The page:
STATISTICS on request

We compile client-specific reports to meet unique client coal information needs.

Current industry statistics, including production, sales, exports and pricing data, as well as the latest information on developments in the field are sourced from the records of XMP Consulting, coal industry specialists.

 

Featured Story Click title below for the full story

Jitters as US coal firms go bankrupt

As the global coal industry contracts - with Peabody Energy the latest to go under - experts say local producers won't feel the shock waves just yet.

ANALYSIS

When a giant of the global coal industry that has operated for more than a century shuts up shop, things look pretty bad.

The news last week that United States coal giant Peabody Energy had finally filed for bankruptcy was just the latest in a list of large coal firms that have gone under. Peabody joined the likes of Arch Coal and Alpha Natural Resources that have faced a similar fate in recent months.

The demise of big coal in the US has been linked to the rise of competing sources of energy – including electricity from renewable technologies and abundant, cheap gas.

Similar pressures face the local coal sector as South Africa looks to diversify its energy mix. But, local analysts say, these risks are not as immediate as other pressures such as minerals policy and Eskom’s changing coal-buying plans.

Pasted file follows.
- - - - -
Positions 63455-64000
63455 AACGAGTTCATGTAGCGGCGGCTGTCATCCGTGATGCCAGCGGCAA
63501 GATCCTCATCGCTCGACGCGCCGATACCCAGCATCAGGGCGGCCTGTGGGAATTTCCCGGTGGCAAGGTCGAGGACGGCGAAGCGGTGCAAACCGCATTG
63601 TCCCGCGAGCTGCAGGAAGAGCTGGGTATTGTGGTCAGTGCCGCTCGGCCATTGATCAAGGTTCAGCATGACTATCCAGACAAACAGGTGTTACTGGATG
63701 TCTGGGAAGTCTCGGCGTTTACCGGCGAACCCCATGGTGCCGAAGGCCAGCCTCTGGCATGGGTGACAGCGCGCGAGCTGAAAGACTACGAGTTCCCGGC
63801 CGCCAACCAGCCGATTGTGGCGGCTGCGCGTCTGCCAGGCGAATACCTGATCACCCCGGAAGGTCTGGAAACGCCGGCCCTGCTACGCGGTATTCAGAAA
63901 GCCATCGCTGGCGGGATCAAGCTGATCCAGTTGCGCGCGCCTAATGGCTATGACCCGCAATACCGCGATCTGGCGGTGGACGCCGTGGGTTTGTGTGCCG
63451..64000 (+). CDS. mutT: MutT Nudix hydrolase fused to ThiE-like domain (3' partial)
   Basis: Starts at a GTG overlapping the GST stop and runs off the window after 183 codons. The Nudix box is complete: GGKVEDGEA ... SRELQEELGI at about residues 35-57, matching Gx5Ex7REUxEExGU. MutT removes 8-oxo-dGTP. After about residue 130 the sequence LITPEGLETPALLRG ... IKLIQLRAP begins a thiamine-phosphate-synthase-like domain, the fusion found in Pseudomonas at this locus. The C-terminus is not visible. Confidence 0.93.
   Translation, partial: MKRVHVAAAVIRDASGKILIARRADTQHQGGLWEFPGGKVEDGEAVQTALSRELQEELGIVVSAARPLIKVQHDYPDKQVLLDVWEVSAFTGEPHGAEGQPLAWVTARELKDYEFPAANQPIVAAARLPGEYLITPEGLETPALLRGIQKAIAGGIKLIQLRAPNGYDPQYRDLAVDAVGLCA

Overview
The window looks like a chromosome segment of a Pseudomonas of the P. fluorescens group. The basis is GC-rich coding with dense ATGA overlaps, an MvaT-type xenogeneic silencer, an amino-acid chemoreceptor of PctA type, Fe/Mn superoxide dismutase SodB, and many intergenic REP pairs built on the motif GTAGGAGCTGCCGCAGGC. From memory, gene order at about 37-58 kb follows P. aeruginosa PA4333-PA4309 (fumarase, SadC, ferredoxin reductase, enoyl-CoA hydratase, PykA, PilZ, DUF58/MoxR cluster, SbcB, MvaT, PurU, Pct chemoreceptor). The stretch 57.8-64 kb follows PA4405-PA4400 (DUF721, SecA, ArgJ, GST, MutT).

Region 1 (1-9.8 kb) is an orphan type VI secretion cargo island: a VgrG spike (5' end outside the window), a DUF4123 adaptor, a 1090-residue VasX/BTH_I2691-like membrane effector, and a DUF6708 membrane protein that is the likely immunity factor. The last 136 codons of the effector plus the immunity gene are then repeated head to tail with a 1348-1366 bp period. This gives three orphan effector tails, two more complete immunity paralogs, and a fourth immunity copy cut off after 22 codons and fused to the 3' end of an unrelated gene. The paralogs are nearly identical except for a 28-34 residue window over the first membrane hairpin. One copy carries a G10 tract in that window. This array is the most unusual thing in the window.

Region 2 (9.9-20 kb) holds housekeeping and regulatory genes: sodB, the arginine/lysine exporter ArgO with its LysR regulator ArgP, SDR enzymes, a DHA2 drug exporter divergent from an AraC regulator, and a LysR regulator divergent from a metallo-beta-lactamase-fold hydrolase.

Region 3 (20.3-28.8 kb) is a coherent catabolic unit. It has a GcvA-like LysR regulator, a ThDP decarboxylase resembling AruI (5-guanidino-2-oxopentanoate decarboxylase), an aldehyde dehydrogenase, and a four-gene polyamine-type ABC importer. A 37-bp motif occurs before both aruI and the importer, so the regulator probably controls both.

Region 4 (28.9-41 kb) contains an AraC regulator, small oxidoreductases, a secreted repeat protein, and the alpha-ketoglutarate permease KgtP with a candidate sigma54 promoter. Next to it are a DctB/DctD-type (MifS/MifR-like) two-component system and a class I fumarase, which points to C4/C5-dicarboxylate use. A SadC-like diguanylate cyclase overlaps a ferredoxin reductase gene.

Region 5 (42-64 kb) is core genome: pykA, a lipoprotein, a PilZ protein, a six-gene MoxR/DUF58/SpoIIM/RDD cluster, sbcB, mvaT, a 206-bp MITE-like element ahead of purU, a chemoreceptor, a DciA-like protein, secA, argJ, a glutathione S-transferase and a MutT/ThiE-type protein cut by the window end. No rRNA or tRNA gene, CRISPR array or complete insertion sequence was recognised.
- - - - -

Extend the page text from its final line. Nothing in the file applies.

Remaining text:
The director for mining at Cadiz Corporate Solutions, Peter Major, said the threats to coal-fired power – such as tougher regulations and competition posed by alternative sources of power – are “further down the road” for the local coal industry than they have been for US producers.

“The US coal industry has always had lots of competitors,” Major said, whether it be nuclear energy, hydropower, cheap natural gas or, more recently, the advent of increasingly competitive renewable energies such as wind and solar.

Energy conservation
The US has also, after decades of wasting power, realised the advantages of energy conservation and is way ahead of South Africa in respect of efficiency, said Major. It is also ahead of the game when it comes to implementing pollution controls.

There are few countries in the world where coal makes up 85% of electricity generation, as is the case in South Africa. It is likely that we will have to begin paying a carbon tax on this electricity source – albeit at a discount, given our status as a developing country, he added.